The U87-MG cultured cells expressed GM3-NeuAc and GM2-NeuAc as major gangliosides with lower amounts of GD3 and GD1b (Fig. 1). Most of the gangliosides migrated as double bands due to the structural heterogeneity of the ceramide. In contrast to the ganglioside pattern of the cultured cells, the pattern of the U87-MG xenograft contained greater proportions of the more structurally complex gangliosides and smaller proportions of GM3 and GM2. Furthermore, the xenograft GM3 and GM2 gangliosides migrated with NeuGc-containing standards rather than with NeuAc-containing standards (Fig. 1).

image

Figure 1. HPTLC of gangliosides in the U87-MG human glioma grown as cultured cells (Vitro) and as a solid tumor subcutaneously in the flank of a B6-SCID mouse (Vivo). Std1, NeuAc-containing ganglioside standards; Std2, NeuGc-containing GM3 and GM2. The arrowheads and arrows indicate the locations of GM3 and GM2, respectively. Approximately 2 μg of ganglioside sialic acid was spotted for each lane. The plate was developed by one ascending run with chloroform/methanol/water (55:45:10 by vol) containing 0.02% CaCl2.

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Most of the complex xenograft gangliosides were neuraminidase sensitive and produced GSL products migrating with lactosylceramide (LacCer), GM2, and GM1 in the neutral solvent system (data not shown). In addition, a significant NGSL band was produced that migrated on the HPTLC slightly faster than GM3 in the region of asialo-GM1/GM2. These results suggest that the gangliosides in the xenograft comprised in part GM3, GD3, GD2, and gangliosides with a gangliotetraose backbone. In addition, the neuraminidase digestion of GM1b and GD1α, derived from tumor host-infiltrating macrophages, could contribute to the asialo-GM1 band (Ecsedy et al., 1998). Besides these host cell gangliosides, we do not exclude the possibility that some of the NGSL in the asialo-GM1/GM2 region is derived from digestion of tumor cell lactotetraose series gangliosides, as previously described (Mansson et al., 1986; Fredman et al., 1990).

The NGSLs of the U87-MG cultured cells comprised GlcCer, GalCer, LacCer, and several more complex structures (Fig. 2A and B). As seen for the gangliosides, many of the NGSLs appeared as double bands due to structural heterogeneity of the ceramide. Unlike the gangliosides, no migration variations were observed for the NGSLs between the cultured cells and the xenograft NGSLs. However, there were differences in relative distribution. For example, the xenograft contained lower amounts of GlcCer and Gb3Cer and greater amounts of GalCer relative to the cultured cells (Fig. 2A and B). In addition, Gg4Cer (asialo-GM1) was a prominent species in the xenograft but was undetectable in the cultured cells (Figs. 2A and 3).

image

Figure 2. HPTLC of NGSLs in the U87-MG human glioma grown as cultured cells (Vitro) and as a solid tumor subcutaneously in the flank of a B6-SCID mouse (Vivo). Std1, GalCer, LacCer, Gb3Cer, and Gb4Cer; Std2, GlcCer, Gg3Cer (asialo-GM2), and Gg4Cer (asialo-GM1). Equal amounts of NGSL were spotted for each lane. The plate was developed by one ascending run with chloroform/methanol/water (65:35:8 by vol) containing 0.02% CaCl2 (A), or the plate was pretreated with 2.5% Na2B4O7 in methanol and was developed by one ascending run with chloroform/methanol/25% ammonium hydroxide/water (65:35:4:4 by vol) (B).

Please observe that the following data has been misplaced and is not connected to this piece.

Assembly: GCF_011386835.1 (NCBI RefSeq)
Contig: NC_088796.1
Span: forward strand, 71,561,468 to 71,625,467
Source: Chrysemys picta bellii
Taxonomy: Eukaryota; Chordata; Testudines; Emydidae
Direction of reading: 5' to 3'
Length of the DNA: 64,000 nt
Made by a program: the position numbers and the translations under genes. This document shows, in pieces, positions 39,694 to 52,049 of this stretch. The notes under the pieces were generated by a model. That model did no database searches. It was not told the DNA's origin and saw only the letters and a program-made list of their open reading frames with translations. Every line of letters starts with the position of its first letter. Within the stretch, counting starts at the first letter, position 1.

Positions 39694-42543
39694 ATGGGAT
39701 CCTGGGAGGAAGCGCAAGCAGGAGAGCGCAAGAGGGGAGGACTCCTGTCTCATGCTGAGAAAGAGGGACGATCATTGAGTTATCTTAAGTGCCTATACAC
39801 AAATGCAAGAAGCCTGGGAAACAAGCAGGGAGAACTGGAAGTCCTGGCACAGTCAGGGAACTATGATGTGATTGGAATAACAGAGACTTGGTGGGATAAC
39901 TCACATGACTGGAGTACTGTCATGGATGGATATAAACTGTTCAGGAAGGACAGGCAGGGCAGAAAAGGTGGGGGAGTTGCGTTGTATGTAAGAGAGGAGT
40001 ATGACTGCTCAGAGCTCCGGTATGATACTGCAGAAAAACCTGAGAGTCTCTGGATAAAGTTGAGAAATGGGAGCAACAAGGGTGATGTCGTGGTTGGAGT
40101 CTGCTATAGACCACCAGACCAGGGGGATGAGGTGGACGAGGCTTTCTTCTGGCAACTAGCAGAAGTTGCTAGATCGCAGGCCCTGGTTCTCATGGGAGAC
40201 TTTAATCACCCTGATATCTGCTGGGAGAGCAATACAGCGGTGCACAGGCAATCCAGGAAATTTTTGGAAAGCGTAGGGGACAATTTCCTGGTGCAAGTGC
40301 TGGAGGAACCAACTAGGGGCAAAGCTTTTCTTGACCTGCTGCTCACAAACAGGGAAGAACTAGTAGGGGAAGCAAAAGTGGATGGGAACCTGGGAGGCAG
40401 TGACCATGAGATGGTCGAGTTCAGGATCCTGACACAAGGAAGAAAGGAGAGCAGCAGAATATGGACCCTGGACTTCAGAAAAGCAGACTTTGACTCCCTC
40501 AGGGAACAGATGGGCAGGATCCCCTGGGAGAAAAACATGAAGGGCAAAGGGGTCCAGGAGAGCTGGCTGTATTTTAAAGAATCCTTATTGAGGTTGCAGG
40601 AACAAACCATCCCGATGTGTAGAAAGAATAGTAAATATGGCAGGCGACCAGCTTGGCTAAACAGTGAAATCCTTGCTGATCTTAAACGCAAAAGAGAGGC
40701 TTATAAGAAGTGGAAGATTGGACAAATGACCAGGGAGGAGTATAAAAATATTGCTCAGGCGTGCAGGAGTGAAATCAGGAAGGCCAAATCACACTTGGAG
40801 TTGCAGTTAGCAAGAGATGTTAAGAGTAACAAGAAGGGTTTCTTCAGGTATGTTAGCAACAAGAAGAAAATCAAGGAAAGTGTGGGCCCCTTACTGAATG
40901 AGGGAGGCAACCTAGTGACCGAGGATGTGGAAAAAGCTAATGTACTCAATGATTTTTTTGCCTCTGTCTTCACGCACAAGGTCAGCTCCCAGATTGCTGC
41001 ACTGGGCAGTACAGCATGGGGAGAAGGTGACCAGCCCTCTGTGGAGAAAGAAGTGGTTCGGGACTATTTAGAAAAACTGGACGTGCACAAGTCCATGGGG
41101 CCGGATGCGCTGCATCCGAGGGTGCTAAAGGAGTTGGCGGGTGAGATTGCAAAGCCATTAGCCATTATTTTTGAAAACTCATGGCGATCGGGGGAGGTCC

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image

Figure 3. TLC immunostaining for Gg4Cer in the U87-MG human glioma grown as cultured cells (Vitro) and as a solid tumor subcutaneously in the flank of a B6-SCID mouse (Vivo). Aliquots of NGSL equivalent to 3 × 106 cells were spotted for the U87-MG lanes. Gg4Cer and Gg3Cer were used as positive and negative controls, respectively. The plate was developed by one ascending run with chloroform/methanol/water (65:35:8 by vol) containing 0.02% CaCl2.

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DISCUSSION

  1. Top of page
  2. Abstract
  3. MATERIALS AND METHODS
  4. GSLs
  5. High-performance TLC (HPTLC)
  6. TLC immunostaining
  7. RESULTS
  8. DISCUSSION
  9. Acknowledgements
  10. References

Despite the inability of human cells to synthesize NeuGc, our results showed that NeuGc is the major sialic acid expressed on gangliosides of the human U87-MG glioma when grown as a xenograft in SCID mice. These results support the previous findings of Fredman and co-workers (Mansson et al., 1986; Fredman, 1988) with the human D54MG glioma grown as a xenograft in nude mice. In marked contrast to the U87-MG xenograft, only trace levels of NeuGc-containing gangliosides were found in the U87-MG cultured cells. Previous studies showed that low levels of NeuGc-containing gangliosides in cultured mouse and human tumor cells were derived exogenously from NeuGc-containing gangliosides in bovine serum (Hof and Faillard, 1973; Furukawa et al., 1988; El-Abbadi and Seyfried, 1994; Seyfried et al., 1998). Kawashima and co-workers (1993) also found that NeuGc-containing gangliosides in human melanoma xenografts grown in nude mice were derived from the uptake and metabolism of NeuGc-containing gangliosides present in the nude mouse plasma. As NeuGc accounts for >90% of the ganglioside sialic acid content in mouse plasma (Cotterchio and Seyfried, 1994), much of the NeuGc present in the gangliosides in the U87-MG xenograft is likely derived from the uptake and metabolism of gangliosides present in mouse serum.

The addition of CMP is necessary for the activation of sialic acid as a donor substrate for sialyltransferases. This reaction is catalyzed by CMP-sialic acid synthase, which recognizes both NeuAc and NeuGc as precursors for the formation of CMP-sialic acid (Kean, 1991). Furthermore, mammalian sialyltransferases can utilize equally well CMP-NeuAc and CMP-NeuGc as donor substrates for the synthesis of sialylated glycoconjugates (Higa and Paulson, 1985; Muchmore et al., 1989; Hamamoto et al., 1995). Muchmore and co-workers (1989) previously described the pathways by which exogenous NeuGc can be utilized in the synthesis of glycoconjugates. The U87-MG cells can therefore activate NeuGc acquired from mouse plasma and can add it to partially synthesized glycoconjugates.